CoE anti-torture body on Bulgaria: inter-prisoner violence, health issues, poor material conditions

In a new report published on October 18 2022 on its visit to Bulgaria in October 2021, the Council of Europe’s Committee for the Prevention of Torture (CPT) welcomes that instances of ill-treatment by staff are rare, the prison population has been reduced and there have been certain improvements in living conditions.

However, it regrets the absence of progress in applying safeguards against ill-treatment in police custody, inter-prisoner violence, severe understaffing and problems with the supply of medication.

In respect of people in police custody, the great majority of those interviewed said that they had been treated correctly by the police, even though the delegation again received some allegations of physical ill-treatment, mostly in Sofia.

Material conditions could be considered acceptable for the detention of a maximum of 24 hours but were unsatisfactory for any longer period.

The CPT said that it very much regrets the absence of any real progress in the application of fundamental safeguards against ill-treatment – namely the right to notify one’s detention to a third party, the right of access to a lawyer and to a doctor, and the right to be informed of these rights.

These safeguards are hardly ever applicable during the initial 24-hour police custody.

As regards prisons, the committee saw as positive that since 2017 periodic visit the prison population has further reduced in Bulgaria, with the national legal norm of four square metres per prisoner basically respected in the establishments visited, except at Plovdiv prison.

Besides, hardly any credible allegations of physical ill-treatment of prisoners by staff were received, except for Plovdiv, the committee said.

“However, inter-prisoner violence remains a problem, with inadequate penitentiary staffing only increasing its risk.”

CPT has once again called on the Bulgarian authorities to take resolute action to tackle it in Bulgarian prisons and at Sofia Prison in particular.

Further, the CPT deplores extremely poor, and, in some areas, unacceptable material conditions found in big parts of Sofia Prison and in most of the accommodation at Kremikovtsi Prison Hostel which the CPT recommends closing.

“All the penitentiary establishments continue to be infested with cockroaches and bedbugs, despite the efforts to eradicate them.”

The committee called on the Bulgarian authorities to reinforce severely understaffed health-care teams in prisons visited, significantly increase the supply of free-of-charge medication, and to improve the provision of psychiatric care to prisoners.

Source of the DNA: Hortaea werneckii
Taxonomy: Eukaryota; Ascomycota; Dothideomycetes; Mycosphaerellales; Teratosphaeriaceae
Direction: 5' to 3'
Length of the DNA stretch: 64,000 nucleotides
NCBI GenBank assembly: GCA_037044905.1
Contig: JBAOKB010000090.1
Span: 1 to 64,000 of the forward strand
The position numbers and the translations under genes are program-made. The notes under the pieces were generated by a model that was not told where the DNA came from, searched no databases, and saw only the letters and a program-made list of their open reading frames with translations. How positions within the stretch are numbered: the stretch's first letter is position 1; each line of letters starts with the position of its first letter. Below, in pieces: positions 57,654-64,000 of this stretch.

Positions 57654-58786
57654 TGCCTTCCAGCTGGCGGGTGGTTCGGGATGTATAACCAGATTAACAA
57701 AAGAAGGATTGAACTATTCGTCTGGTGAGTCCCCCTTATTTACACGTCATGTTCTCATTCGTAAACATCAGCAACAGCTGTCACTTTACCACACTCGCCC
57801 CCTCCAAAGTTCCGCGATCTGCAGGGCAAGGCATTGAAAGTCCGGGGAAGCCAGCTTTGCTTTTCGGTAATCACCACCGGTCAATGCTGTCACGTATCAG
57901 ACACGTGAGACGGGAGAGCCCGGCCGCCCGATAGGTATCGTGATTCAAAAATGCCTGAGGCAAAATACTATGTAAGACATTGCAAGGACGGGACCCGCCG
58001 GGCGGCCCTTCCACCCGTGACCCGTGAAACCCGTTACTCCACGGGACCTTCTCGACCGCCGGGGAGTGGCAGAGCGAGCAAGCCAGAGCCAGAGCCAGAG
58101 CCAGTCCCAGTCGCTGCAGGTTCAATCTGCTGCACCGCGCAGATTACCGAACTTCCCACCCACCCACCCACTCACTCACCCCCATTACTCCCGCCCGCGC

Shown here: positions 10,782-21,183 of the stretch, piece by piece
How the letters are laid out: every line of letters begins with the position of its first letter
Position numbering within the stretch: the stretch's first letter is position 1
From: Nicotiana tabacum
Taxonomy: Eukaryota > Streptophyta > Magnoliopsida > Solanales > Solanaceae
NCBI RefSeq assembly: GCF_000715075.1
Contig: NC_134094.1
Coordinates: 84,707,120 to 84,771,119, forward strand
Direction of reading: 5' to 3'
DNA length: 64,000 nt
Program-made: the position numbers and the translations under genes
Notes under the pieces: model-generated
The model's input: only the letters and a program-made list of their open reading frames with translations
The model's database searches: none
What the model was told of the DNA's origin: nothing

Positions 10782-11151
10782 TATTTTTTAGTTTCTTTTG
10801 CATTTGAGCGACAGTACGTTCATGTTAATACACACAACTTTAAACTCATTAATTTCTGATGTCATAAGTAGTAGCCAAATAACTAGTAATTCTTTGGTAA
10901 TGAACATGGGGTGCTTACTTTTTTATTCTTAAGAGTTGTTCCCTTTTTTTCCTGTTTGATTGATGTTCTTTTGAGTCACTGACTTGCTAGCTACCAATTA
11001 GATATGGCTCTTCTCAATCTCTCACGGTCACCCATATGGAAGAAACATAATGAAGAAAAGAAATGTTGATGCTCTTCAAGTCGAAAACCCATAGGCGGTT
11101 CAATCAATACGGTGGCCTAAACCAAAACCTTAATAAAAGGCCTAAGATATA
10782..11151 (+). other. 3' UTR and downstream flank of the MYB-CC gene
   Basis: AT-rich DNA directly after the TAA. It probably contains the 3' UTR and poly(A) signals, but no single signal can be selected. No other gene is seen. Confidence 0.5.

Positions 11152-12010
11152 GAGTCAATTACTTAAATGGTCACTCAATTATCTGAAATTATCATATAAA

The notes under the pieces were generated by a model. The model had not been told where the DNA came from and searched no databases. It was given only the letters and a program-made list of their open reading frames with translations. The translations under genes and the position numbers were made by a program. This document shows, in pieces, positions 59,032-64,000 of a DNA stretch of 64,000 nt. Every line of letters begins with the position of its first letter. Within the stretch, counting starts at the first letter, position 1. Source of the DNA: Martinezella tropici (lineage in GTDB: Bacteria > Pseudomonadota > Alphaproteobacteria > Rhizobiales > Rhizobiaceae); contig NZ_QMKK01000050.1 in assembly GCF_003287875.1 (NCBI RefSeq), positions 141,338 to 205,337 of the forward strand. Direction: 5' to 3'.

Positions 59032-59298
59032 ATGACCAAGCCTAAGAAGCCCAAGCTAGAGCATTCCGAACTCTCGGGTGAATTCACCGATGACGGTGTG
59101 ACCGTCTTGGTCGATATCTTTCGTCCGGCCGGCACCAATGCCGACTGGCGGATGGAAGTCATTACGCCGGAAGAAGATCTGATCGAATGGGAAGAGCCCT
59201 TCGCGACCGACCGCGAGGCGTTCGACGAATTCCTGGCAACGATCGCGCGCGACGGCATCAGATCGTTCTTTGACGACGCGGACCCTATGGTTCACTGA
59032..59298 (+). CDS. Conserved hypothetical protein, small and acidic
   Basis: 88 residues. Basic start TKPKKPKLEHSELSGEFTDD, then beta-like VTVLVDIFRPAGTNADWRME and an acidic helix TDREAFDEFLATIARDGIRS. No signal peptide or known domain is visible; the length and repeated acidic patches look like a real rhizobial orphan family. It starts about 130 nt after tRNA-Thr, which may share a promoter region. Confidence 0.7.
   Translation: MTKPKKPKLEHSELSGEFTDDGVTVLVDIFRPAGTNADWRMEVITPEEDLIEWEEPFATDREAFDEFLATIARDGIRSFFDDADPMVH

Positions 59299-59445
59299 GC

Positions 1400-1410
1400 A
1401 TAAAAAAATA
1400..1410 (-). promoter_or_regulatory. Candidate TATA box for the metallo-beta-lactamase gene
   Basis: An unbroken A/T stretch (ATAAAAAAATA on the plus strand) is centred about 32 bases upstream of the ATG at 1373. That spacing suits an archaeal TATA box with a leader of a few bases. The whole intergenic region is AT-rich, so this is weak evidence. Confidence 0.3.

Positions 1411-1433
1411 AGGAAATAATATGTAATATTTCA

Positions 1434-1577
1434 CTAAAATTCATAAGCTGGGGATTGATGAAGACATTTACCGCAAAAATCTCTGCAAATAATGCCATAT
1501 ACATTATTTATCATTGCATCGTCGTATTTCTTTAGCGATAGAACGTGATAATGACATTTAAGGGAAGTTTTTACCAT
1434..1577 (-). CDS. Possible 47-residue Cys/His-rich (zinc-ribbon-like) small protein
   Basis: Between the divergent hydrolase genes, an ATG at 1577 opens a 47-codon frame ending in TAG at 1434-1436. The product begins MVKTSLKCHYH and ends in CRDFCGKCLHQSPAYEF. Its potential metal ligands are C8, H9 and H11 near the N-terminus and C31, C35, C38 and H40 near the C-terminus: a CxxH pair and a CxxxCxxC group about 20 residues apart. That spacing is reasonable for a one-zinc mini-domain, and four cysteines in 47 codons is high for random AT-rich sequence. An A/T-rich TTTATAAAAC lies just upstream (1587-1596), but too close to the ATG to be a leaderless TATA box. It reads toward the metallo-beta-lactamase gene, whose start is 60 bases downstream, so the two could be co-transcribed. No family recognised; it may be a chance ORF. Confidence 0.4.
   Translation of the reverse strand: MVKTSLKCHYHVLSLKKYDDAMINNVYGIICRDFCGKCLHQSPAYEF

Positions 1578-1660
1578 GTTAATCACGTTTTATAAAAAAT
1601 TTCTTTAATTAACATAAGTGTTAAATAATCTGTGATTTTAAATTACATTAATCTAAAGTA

Besides, the “highly unsatisfactory” situation of inmates with physical and/or learning disability who are not offered adapted conditions or care, should be remedied.

The committee is also concerned about the lack of progress in addressing the widespread substance use problem among inmates and the related health issues such as HIV and hepatitis.

As for psychiatric establishments and social care homes visited during the October 2021 visit, the committee issued a public statement on November 4 2021 strongly criticising a persistent failure by the Bulgarian authorities to address most of the fundamental shortcomings in the treatment, conditions and legal safeguards, and to implement the specific recommendations repeatedly made by the CPT for more than 25 years.

These recommendations concerned physical ill-treatment of patients by staff, appalling level of hygiene, deplorable shortage of staff, the use of seclusion and mechanical restraint in breach of international guidelines, as well as the lack of progress with de-institutionalisation.

“Urgent action is needed in all areas – legislation, infrastructure, human resources and training, and the development of bio-psycho-social treatments in line with modern practices across Europe,” the committee said, emphasising that “the whole systemic approach to mental health care and institutional social care in Bulgaria must radically change”.

In their response, the Bulgarian authorities set out the measures taken or envisaged to implement the recommendations made by the committee in the report.

(Photo of Sofia Central Prison: Bin im Garten)

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